After the debacle known as the Dardanelles Campaign, in 1915, Churchill was forced to resign his post as First Lord of the Admiralty, and was in a bad way. History has been kinder to him after many years, and much of the blame for that disaster, as it turns out, should more appropriately be shared with Field Marshall Kitchener and others. In any event, before Churchill recovered and went on to save the world from Adolph Hitler, he needed something in his life to jump start his career and, indeed, his interest in a future. He turned to something he had never before experienced: painting. As was his wont, he could not involve himself in any form of endeavor without writing about it. This endeavor was no different, and so we were blessed with his shortest literary work: Painting as a Pastime.
Here's Churchill in his own words:
When I left the Admiralty at the end of May, 1915, I still remained a member of the Cabinet and of the War Council. In this position I knew everything and could do nothing. The change from the intense executive activities of each day's work at the Admiralty to the narrowly measured duties of a counsellor left me gasping...I had great anxiety and no means of relieving it; I had vehement convictions and small power to give effect to them.Fortunately for all of us, this "Last Lion" found something to bring him back from the abyss; he became a painter, and not just any old painter - he became a great painter whose paintings have been displayed in the finest museums in the world. He begins his short book about this part of his life by, as usual, giving advice.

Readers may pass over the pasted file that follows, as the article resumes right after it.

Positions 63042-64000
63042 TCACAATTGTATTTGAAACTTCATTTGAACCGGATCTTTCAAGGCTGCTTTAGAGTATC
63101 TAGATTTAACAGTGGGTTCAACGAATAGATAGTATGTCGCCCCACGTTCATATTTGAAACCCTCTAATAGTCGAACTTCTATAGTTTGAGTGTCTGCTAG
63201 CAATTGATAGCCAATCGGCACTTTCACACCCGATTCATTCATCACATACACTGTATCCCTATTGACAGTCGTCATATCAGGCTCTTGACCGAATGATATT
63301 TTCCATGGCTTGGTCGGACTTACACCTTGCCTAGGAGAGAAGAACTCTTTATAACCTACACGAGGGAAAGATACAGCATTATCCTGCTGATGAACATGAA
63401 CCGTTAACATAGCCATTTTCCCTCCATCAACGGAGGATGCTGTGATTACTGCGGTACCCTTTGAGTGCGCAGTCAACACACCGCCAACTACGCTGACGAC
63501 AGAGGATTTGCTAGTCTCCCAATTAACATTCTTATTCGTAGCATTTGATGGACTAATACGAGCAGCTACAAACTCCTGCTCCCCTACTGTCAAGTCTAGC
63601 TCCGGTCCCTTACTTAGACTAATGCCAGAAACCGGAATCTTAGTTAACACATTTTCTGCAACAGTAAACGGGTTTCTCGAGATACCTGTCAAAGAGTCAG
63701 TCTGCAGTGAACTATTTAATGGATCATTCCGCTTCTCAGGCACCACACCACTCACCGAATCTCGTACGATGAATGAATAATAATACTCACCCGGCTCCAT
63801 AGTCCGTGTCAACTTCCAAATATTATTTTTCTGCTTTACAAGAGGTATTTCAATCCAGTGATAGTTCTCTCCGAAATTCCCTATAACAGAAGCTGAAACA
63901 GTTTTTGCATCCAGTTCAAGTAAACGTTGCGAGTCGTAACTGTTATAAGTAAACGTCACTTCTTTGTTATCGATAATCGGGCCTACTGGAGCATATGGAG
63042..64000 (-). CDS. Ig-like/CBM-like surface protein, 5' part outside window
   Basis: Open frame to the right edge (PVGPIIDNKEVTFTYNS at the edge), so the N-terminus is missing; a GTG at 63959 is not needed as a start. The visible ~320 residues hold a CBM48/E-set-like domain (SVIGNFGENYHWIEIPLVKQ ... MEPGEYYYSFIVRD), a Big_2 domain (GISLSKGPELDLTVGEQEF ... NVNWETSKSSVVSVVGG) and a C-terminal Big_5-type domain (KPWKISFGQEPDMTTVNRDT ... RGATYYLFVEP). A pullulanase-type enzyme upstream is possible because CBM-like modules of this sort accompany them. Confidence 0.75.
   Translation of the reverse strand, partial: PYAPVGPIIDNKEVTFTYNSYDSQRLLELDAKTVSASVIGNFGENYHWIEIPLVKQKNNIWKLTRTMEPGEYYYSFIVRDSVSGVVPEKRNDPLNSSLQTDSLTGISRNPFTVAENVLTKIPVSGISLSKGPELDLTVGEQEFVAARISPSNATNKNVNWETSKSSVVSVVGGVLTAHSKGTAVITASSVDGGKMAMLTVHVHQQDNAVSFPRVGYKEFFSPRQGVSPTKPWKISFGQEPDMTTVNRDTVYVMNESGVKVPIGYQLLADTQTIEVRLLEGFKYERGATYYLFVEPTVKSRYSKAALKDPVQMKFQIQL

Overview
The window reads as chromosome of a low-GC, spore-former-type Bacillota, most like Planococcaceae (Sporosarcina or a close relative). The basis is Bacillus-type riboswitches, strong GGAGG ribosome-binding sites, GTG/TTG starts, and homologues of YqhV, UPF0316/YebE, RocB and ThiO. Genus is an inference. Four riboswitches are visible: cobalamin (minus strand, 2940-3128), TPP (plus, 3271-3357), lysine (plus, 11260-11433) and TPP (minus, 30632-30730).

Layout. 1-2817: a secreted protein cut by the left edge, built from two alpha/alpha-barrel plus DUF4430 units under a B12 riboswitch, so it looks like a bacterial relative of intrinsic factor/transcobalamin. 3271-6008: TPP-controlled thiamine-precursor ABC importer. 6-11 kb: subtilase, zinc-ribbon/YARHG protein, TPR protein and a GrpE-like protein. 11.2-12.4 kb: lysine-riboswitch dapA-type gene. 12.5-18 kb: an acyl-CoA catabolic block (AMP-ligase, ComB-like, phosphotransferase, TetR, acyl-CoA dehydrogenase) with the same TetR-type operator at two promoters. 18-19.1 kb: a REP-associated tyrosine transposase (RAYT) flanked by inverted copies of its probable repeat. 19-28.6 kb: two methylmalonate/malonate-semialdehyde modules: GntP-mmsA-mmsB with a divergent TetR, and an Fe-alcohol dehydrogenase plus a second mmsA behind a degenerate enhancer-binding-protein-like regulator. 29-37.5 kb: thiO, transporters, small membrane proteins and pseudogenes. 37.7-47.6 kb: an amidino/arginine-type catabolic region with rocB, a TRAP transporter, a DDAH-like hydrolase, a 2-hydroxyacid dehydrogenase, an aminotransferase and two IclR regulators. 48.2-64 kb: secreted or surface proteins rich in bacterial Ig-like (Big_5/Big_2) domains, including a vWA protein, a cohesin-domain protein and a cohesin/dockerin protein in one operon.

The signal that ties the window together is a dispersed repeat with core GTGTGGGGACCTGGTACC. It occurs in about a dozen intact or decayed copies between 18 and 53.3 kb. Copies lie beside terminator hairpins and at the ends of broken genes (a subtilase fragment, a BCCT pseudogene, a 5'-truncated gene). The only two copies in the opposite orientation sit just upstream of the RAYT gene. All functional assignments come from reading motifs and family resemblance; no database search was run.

Here's the quote:
"Many remedies are suggested for the avoidance of worry and mental overstrain by persons who, over prolonged periods, have to bear exceptional responsibilities and discharge duties upon a very large scale. Some advise exercise, and others, repose. Some counsel travel, and others, retreat. Some praise solitude, and others, gaiety. No doubt all these may play their part according to the individual temperament. But the element which is constant and common in all of them is Change."Of course he was talking about change on a personal level. He would never have been presumptuous enough to call on the citizens of England to vote for change of his, and their, beloved country.
The Great Hall at Blenheim Palace (birthplace of WSC) by Winston S. Churchill.